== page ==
[Book Review] Empire of Silence

Empire of Silence (Sun Eater #1) / Christopher Ruocchio

This month I got my hands on a pre-pub copy of Empire of Silence, Christopher Ruocchio's debut novel.   It is, at this point, already out and on bookstore shelves, but I've been busy and at about 600 pages it took a little longer to get through.

As a side note, my copy has a quote from James S. A. Corey rather than David Drake on the cover as shown in the image here.

Empire of Silence gives us an Space Opera with flavors of epic fantasy, starting us at the very end with our narrator awaiting execution.  I'd say it's a good read for fans of Pierce Brown's Red Rising.

From the publisher:

Hadrian Marlowe, a man revered as a hero and despised as a murderer, chronicles his tale in the galaxy-spanning debut of the Sun Eater series, merging the best of space opera and epic fantasy.

It was not his war.

The galaxy remembers him as a hero: the man who burned every last alien Cielcin from the sky. They remember him as a monster: the devil who destroyed a sun, casually annihilating four billion human lives—even the Emperor himself—against Imperial orders.

But Hadrian was not a hero. He was not a monster. He was not even a soldier.

On the wrong planet, at the right time, for the best reasons, Hadrian Marlowe starts down a path that can only end in fire. He flees his father and a future as a torturer only to be left stranded on a strange, backwater world.

Forced to fight as a gladiator and navigate the intrigues of a foreign planetary court, Hadrian must fight a war he did not start, for an Empire he does not love, against an enemy he will never understand.

For the release of his book, I was able to secure a brief interview with the author about his new book and his writing.  Read on!

Rather than create the entire culture and it's cultural artifacts out of wholecloth, you included things from our here and now, including not only pop culture references but more mundane things like naproxen. Can you talk about how you decided on what would be carried forward into this future, and what would be lost? What sort of development went into the history of the man in the intervening years?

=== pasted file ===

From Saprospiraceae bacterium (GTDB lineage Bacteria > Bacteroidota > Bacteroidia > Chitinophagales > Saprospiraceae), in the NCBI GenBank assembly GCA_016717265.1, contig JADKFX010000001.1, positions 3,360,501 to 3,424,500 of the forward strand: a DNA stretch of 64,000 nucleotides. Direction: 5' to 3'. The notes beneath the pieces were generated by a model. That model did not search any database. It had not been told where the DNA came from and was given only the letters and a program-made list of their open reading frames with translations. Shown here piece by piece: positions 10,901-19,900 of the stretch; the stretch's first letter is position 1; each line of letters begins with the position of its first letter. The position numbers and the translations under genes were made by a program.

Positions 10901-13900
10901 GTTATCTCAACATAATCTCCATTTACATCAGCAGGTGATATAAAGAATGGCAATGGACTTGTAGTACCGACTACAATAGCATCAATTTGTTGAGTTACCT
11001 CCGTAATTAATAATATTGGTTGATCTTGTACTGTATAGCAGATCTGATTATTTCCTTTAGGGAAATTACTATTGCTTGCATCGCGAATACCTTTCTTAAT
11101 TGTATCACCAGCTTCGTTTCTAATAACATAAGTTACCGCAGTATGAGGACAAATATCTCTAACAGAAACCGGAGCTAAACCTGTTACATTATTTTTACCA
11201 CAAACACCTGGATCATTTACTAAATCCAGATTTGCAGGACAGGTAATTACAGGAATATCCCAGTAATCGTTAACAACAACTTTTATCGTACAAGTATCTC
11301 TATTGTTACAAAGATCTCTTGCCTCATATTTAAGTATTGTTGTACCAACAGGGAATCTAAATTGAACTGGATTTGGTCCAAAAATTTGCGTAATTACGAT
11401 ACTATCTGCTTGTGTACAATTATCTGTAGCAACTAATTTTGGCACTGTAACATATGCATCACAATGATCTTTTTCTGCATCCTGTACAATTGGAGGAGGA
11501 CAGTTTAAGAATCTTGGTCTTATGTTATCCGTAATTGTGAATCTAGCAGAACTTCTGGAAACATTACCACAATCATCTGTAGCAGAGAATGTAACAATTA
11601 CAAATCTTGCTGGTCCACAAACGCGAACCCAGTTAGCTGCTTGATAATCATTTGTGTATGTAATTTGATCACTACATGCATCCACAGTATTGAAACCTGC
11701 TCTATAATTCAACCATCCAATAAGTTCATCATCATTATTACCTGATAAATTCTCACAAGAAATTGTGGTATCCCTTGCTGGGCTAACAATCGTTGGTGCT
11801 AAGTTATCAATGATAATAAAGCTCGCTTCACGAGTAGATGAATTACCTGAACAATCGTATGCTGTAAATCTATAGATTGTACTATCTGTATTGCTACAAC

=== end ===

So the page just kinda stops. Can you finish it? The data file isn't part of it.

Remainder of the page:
A lot of it is admittedly arbitrary, but in my defense, that is sometimes how it works. I tend not to be an intense worldbuilder, truth be told. I flesh out just enough to make the story work, and then I stick to it, so that in later stories I don’t/won’t contradict myself. But I don’t have reams of notes on the political culture in Jadd or how the warp drive works—yet. But the Sollan Empire tries, quite deliberately, to cling to ancient traditions. You see, about sixteen thousand years before the book begins, the Empire was founded by the few thousand humans who survived our machines’ attempt to wipe us out. I’m extremely pessimistic about artificial intelligence and about computers in general, and at any rate if I’d allowed the story to be full of cyborgs and networks it would distract from the human element of my plot, so I built a society founded on a rejection of high technology in favor of the human element. The very long-lived nobles in the Sollan Empire cling to the traditions of our cultural past the way the Renaissance relived the glory days of the Roman Empire in its art and architecture—the way the British Empire borrowed from the Romans, too, and the way we Americans borrow from Athens and Rome. You see a similar thing in Japan, where the Japanese government pays artists to maintain traditions of dyeing, or music, or even swordplay. The Sollans believe, fundamentally: human good, inhuman bad. Old books are good because they come from our shared past, so too old systems, like monarchy, hence the Empire itself. There’s no method to it, per se: I just do what suits the tale. One character quotes Rod Serling at one point, because I needed the quote to suit a theme. Do I think people will quote Rod Serling in 20,000 years? Probably not. But our methods of data storage are fairly robust and comprehensive—and becoming moreso all the time. Who’s to say some obscure scholar won’t know Serling in millennia? Some other things are more common sense. As you say, I reference naproxen at one point in the book. That’s the generic chemical name for drugs like Aleve. Long after the Bayer company has crumbled, that chemical will still be useful. We still use the names of constellations that are centuries old—I don’t think it’s much of a stretch to think some medicines may go by the same names in the distant future. But my goal was to make a world that was just familiar enough for audiences to feel a part of. That’s why I reference/emulate other works, that’s why I include cute nods to things like The Twilight Zone and Star Wars (and yes, even Dark Souls). I want my readers to feel they have a place in this universe, and to find that place for themselves.